And the noise complaint is bogus. I live 2 blocks from the 38th St station and I rarely hear anything from the train. And even then it's nothing compared to all the noise from the cars/firetrucks/police/ambulances blasting back and forth on 38th St.

If it's such a pain in Mr. Weisner's side then he should move somewhere quieter. There's no shortage of folks buying houses in well-connected transit areas like his.

John said...

Mr. Wiesner points out several of the most common arguments against light rail lines, which are real concerns to neighborhoods considering the addition of a LRT line. Addressing and minimizing these issues will help LRT to be accepted and hopefully continue to be expanded in the Twin Cities. LRT benefits many and hurts few, but the proper response to people adversely affected by LRT is not "suck it up, everyone else's happiness is worth your pain".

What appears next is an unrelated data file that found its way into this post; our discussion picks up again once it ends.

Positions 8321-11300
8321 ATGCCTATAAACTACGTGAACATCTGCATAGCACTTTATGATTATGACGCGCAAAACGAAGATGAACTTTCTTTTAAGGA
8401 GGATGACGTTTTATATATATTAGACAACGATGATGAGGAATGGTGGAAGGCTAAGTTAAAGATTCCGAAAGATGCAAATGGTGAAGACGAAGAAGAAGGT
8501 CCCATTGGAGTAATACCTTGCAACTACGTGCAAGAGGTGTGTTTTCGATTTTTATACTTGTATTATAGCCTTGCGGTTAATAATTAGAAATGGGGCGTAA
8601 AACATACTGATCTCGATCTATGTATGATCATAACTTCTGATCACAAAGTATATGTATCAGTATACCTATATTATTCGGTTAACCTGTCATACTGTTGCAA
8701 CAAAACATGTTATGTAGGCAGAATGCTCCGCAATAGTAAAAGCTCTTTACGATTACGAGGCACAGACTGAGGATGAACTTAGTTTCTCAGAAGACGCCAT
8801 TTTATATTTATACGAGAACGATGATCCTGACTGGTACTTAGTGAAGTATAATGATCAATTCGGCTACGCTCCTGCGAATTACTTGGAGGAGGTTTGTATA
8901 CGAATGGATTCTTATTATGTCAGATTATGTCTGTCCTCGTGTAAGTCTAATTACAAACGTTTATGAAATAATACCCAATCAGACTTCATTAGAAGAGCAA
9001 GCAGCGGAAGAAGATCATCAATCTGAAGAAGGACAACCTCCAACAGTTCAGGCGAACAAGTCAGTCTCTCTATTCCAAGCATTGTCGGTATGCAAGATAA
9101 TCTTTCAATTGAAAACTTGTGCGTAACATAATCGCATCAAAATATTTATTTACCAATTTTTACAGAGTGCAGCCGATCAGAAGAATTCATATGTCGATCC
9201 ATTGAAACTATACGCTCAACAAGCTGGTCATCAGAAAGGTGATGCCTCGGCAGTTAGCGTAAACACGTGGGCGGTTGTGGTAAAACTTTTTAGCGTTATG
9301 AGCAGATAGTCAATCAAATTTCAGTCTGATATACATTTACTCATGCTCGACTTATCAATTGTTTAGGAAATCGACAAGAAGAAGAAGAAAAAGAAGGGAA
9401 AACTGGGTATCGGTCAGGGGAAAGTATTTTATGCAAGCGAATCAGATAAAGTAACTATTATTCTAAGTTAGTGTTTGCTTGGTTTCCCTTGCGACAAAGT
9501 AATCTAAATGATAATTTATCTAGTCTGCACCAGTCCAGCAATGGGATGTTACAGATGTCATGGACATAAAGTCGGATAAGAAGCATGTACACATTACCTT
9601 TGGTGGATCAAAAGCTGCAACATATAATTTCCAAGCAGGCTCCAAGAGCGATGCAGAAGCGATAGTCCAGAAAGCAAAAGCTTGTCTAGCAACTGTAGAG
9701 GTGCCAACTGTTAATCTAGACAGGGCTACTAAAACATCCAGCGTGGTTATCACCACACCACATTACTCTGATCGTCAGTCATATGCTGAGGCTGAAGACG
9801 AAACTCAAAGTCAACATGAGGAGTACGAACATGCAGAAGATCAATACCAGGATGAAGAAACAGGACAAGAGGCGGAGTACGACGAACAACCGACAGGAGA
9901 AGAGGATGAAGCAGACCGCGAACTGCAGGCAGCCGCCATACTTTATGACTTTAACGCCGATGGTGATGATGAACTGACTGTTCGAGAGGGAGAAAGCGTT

I live on the south side of Sherburne Ave and share an alley with a derelict University Ave auto dealership. I'm excited about the prospect of LRT-induced redevelopment of University Ave, but I certainly don't want my street to turn into a parking lot/garbage can for sports fans. I think most people would consider that a poor trade-off, especially for people who live next to the line but never use it. Luckily the three blocks of Sherburne around my house is a neighborhood permit parking area limiting parking to two hours for non-residents (a remnant from controlling the behavior of dealership owners). I don't think commuters parking in neighborhoods will be more of a problem than it is now because the LRT won't be any faster than current mass transit, but I think the reduced on-street parking for University businesses will cause parking problems for the unlucky folks not in permit parking areas. (And remember, people live in St. Paul instead of Minneapolis because they hate parking problems.)